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After having her first child, Mary would see mothers happily striding along the footpath with their children and know something was wrong.
But the shame of not coping with her experience of motherhood stopped her asking for help. What she did not know was that she was suffering from postnatal depression.
"You feel useless," she says.
"You should be happy, wonderful and capable and you can't even do the dishes in the morning because the thought of it makes you want to cry."
The Dunedin woman does not want her full name published because of the stigma surrounding postnatal depression.
But as Plunket plans a specialist service for depressed mothers in Dunedin, she does have a message for others about the debilitating illness.
"I'd like people to know that you have no control over it," she says.
"The best way to describe it is that the brain doesn't produce enough of the 'happy hormone'."
Mary suffered postnatal depression with each of her children, now aged 7 months, 2 and 6. But the first time it went undiagnosed, being blamed instead on a custody battle with her son's father.
That first baby had colic and reflux. Mary found herself screaming, crying, not wanting to be anywhere near him. She wished she could crawl under a rock and stay there.
When her daughter came along, the outlook seemed brighter.
"It was the easiest pregnancy in the world and the easiest birth imaginable."
But within a week of giving birth, her mood went downhill badly and this time, she could not let the baby out of her sight.
"I don't know that I was worried about anything happening to her," she says.
"There was no rational explanation for it. I just couldn't put her down."
For several weeks, she had no more than two hours' sleep a night.
For months, she dozed on the sofa at night with her restless daughter in her arms, while the baby's father - her new husband - slept in the bedroom alone.
Some days, she did not even want to get out of her pyjamas. One night, after Mary had been crying and screaming, her husband contacted her midwife. She thought Mary had postnatal depression and should see a doctor.
Agreeing to talk to her GP was hard because she had to admit she was not perfect, she says.
"You've got this new bundle of joy and should be over the moon, and sometimes you can't stand the sight of them."
Her husband and extended family were "wonderful" but it was difficult for them to understand that she could not just "snap out of it".
She also feared that if she told anyone how she was feeling, her children would be taken away and put in care. Although she never thought of harming herself or her children, she can see how easily it might happen.
"When the baby's crying gets inside your brain, even breathing is virtually impossible because you can't think."
After her diagnosis, Mary was given antidepressants. But when she became pregnant again, she weaned herself off them, wanting to get through the first trimester with no medication in her system.
In hindsight, it was probably not the best thing to do, she says.
"I went back to crying for no reason, biting everyone's head off, feeling agitated all the time. It was coming up to the 18-week ultrasound and I couldn't go. I had this irrational feeling that I'd look at the screen and not feel anything."
When she did reschedule the appointment, her fears proved unfounded.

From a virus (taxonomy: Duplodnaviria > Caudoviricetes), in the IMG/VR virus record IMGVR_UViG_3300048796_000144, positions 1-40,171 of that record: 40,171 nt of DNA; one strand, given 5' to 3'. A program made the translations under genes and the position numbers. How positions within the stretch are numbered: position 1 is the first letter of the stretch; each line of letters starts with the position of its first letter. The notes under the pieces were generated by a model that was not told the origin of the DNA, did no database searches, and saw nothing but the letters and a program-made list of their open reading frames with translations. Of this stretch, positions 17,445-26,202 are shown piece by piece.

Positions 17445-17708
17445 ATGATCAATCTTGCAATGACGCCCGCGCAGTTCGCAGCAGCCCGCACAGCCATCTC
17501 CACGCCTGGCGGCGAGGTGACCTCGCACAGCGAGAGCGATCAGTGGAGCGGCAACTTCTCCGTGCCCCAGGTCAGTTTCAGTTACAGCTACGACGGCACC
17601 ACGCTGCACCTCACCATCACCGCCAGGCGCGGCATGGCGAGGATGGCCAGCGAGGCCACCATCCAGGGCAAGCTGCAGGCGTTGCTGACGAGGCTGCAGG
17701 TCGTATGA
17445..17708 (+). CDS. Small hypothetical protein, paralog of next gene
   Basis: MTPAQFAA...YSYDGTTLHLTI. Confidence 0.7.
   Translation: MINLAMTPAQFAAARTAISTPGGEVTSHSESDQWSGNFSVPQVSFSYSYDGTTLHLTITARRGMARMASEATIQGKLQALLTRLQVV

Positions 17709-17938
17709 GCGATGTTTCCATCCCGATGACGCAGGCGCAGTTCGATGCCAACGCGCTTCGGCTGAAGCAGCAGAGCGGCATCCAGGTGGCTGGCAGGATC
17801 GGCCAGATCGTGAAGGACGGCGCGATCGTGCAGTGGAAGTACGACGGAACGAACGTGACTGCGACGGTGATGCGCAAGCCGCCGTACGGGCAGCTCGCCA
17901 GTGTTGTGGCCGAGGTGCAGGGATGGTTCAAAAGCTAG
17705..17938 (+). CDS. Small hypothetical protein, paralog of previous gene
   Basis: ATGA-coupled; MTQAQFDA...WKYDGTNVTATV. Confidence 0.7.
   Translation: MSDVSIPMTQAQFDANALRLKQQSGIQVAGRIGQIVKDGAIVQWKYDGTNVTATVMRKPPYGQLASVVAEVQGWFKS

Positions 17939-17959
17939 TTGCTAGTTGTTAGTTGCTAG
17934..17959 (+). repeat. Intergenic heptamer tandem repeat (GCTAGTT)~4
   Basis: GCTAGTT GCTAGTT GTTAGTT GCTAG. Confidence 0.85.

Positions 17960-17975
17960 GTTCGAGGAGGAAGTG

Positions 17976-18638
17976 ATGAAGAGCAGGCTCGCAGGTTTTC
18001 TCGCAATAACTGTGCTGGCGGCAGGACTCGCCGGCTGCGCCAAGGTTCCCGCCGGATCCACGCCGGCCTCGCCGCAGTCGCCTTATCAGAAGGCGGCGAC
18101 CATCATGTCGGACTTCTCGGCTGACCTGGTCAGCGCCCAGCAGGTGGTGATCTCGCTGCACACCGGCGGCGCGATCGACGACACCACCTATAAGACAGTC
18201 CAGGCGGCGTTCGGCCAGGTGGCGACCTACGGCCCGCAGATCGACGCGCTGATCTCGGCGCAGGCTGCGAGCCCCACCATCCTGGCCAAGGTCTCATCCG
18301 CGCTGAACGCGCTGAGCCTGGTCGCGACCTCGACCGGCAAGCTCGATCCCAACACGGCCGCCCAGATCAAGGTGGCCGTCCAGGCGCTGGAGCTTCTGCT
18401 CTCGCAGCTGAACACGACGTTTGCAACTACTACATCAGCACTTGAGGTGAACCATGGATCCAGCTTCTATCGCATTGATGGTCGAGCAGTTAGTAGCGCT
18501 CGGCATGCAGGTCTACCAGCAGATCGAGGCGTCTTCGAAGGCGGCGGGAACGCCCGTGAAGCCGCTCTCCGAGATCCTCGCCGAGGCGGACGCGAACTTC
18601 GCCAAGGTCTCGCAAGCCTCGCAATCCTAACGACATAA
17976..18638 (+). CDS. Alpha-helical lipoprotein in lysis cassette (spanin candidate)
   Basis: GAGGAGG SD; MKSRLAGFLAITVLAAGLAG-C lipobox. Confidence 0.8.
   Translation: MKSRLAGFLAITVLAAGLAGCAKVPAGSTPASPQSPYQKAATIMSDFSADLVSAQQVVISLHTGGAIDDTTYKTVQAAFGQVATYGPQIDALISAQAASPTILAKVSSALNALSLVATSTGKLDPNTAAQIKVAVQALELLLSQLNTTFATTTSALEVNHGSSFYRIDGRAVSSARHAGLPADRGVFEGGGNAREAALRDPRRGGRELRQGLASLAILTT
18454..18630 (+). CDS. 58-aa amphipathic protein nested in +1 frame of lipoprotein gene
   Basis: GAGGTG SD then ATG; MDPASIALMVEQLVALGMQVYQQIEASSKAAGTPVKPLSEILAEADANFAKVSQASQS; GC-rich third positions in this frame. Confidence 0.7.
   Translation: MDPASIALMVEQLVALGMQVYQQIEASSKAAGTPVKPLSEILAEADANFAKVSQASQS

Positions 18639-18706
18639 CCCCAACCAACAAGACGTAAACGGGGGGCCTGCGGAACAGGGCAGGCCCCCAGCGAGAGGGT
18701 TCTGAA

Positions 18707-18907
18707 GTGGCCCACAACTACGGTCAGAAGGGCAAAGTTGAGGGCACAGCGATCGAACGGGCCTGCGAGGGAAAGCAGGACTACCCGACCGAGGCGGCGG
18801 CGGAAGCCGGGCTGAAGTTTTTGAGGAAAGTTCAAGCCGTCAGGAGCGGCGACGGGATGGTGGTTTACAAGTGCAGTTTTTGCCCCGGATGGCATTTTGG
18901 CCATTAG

The experience was "fascinating and wonderful".
She began taking Fluoxetine, a different antidepressant which did not make her drowsy like the first one had, and was back to her "normal, happy self" for the rest of the pregnancy.
Continuing on the medication until now means she has not had any problems since the birth, either.
Mary says many women do not want to take drugs while breast-feeding but if a mother cannot function, she cannot look after her baby.
"Frankly, I don't care if I have to take it for the rest of my life. I'd much rather take one pill in the morning and feel great than have nothing and struggle to get out of bed."
She also benefitted from seeing a mental health nurse at her doctor's surgery a couple of times a week or fortnight.
However, she was annoyed when others offered to help, then had something more important to do when she approached them.
Mary, now 30, says it has been a case of "plodding through" and she is only now in a "semi-organised state".
She tries to do household chores throughout the day but does not beat herself up if they do not get done. Before, she was physically exhausted and the housework would mount up until it seemed overwhelming.
"You blame yourself for not having the washing done, not having the dishes done, having a messy house, not being able to cook meals, having kids that cry - absolutely everything.
"You tell yourself you shouldn't be like this. You go around in circles and it's like a spiral."
Some might question why a woman with postnatal depression would want to become a mother again but Mary says children are "wonderful" and she did not want her son to be an only child.
"It's like childbirth. While it's happening, it's horrible but once it's over, you begin to forget very quickly how difficult it is."
Her advice to others suspecting they may have postnatal depression is to seek help as soon as possible, particularly since it can be up to six weeks before medications take full effect.
"Everyone gets the baby blues . . . but postnatal depression doesn't go away after two weeks. And if you've had it before, chances are you'll have it with a subsequent baby."
The most difficult step is asking for help because there is the fear of being ostracised, she adds.
"But there is light at the end of the tunnel and the sooner you get help, the sooner life gets back to the way it should be."